The Function of the Subiculum
The subiculum is often neglected in theories of hippocampal function, and yet it likely plays various important roles. Anatomically, it is situated in a similar location as the entorhinal cortex (EC) relative to the other hippocampal areas, but instead of being interconnected with neocortical areas, it is interconnected more directly with subcortical areas (Figure 8.2). Thus, by analogy to the EC, we can think of it as the input/output pathway for subcortical information to/from the hippocampus. One very important function that the subiculum may perform is computing the relative novelty of a given situation, and communicating this to the midbrain dopamine systems and thence to basal ganglia, to modulate behavior appropriately (Lisman & Grace, 2005). Novelty can have complex affective consequences, being both anxiogenic (anxiety producing) and motivational for driving further exploration, and generally increases overall arousal levels. The hippocampus is uniquely capable of determining how novel a situation is, taking into account the full conjunction of the relevant spatial and other contextual information. The subiculum could potentially compute novelty by comparing CA1 and EC states during the recall phase of the theta oscillation, for example, but this is purely conjecture at this point. Incorporating this novelty signal is an important goal for future computational models.
Familiarity and Recognition Memory
Stepping back now from the specific memory contributions of the hippocampus, we consider a broader perspective of how the hippocampal system fits into the larger space of human memory capacities. One of the most important questions that researchers have focused on here is whether the neocortex can contribute anything at all to single trial episodic memory. Does a single exposure to a given stimulus leave a big enough trace anywhere in the cortex so as to influence overt behavior? As noted previously, we feel confident that synapses throughout the brain are likely to be affected by every learning experience, but is neocortical learning simply too slow, and the representations too overlapping, to produce a behaviorally significant change from a single experience?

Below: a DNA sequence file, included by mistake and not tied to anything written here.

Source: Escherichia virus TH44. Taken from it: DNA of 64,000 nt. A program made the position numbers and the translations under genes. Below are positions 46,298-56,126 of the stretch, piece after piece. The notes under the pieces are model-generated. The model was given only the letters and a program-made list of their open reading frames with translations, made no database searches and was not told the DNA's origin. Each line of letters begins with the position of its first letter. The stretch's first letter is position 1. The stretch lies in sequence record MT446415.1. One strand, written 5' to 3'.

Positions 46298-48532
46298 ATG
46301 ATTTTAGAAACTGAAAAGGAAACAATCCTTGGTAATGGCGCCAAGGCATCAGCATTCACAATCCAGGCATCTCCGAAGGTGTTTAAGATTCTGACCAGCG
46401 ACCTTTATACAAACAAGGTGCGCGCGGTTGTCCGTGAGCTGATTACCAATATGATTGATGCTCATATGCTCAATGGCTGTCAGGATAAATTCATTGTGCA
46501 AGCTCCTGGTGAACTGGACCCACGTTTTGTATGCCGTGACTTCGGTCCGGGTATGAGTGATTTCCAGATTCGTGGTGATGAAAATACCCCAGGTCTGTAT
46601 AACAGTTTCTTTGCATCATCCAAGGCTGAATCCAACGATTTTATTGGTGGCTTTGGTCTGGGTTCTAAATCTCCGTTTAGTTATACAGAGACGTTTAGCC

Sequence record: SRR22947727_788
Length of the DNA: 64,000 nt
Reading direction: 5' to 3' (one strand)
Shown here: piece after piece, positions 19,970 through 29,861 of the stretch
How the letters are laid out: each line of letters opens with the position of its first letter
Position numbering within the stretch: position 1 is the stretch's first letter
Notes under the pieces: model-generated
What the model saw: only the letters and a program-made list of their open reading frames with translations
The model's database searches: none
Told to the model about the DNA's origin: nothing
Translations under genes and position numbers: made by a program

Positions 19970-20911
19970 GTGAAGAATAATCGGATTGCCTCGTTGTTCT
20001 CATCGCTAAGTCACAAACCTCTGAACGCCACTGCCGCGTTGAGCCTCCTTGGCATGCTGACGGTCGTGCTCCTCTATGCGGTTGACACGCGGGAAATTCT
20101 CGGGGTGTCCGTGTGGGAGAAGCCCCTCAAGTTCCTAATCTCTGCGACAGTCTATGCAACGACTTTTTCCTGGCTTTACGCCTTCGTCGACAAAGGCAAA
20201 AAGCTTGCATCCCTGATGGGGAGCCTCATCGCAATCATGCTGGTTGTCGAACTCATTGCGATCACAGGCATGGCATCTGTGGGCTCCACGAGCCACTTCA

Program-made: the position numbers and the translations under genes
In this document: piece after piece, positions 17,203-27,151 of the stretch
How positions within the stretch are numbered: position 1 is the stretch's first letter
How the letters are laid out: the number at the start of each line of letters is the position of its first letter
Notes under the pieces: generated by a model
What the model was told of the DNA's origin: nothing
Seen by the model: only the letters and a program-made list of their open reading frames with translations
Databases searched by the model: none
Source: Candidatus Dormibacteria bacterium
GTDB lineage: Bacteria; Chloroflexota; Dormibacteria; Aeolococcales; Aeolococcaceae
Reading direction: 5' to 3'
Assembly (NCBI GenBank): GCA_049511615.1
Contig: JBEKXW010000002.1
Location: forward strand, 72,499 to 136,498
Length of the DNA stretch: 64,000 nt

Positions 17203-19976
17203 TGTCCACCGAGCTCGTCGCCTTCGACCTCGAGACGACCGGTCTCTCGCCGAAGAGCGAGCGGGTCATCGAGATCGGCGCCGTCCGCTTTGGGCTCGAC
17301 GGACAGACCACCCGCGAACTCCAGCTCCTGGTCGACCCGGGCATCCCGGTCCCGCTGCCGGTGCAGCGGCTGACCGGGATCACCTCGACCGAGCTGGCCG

A large body of data suggests that indeed the neocortex can support episodic memory traces, but that they have very different properties compared to those supported by the hippocampus. Specifically, it seems that the perirhinal cortex can produce a useful familiarity signal, that indicates in a very coarse manner whether a given stimulus was experienced recently or not. This familiarity signal can be contrasted with the recollective memory signal provided by the hippocampus: a full explicit recall of the details of the previous episode when the item was last experienced. The familiarity signal is instead more like a single graded value that varies in intensity depending on how strongly familiar the item is. One hypothesis about the neural basis for this signal is the sharpness of the representations in perirhinal cortex -- single trials of learning in a generic cortical model leave measurable traces on the overall pattern of neural activity, such that the contrast between strongly active and more weakly active neurons is enhanced (Norman & O'Reilly, 2003). This results from the basic self-organizing learning dynamic we observed in the Learning Chapter, where the most strongly activated neurons strengthen their synaptic connections, and thus are better able to out-compete other neurons.
Interestingly, people can obtain subjective conscious access to this familiarity signal, and use it to make overt, conscious evaluations of how familiar they think an item is. The neural mechanism for this explicit readout of a sharpness signal has not been identified. This main challenge here is identifying why signals in perirhinal cortex are consciously accessible, while similar such signals in other neocortical areas do not appear to be accessible to consciousness (as we discuss in the next section).
This combination of hippocampal recall and perirhinal familiarity memory systems is called a dual process model of recognition memory, and after many years of controversy, it is now widely accepted in the field. Some of the data consistent with this dual process model include preserved familiarity signals in people with substantial hippocampal lesions, and a variety of neuroimaging and behavioral studies that have been able to distinguish between these two memory signals in various ways.
A subsequent revision will contain a dual-process memory model to explore at this point.
Priming: Weight and Activation-Based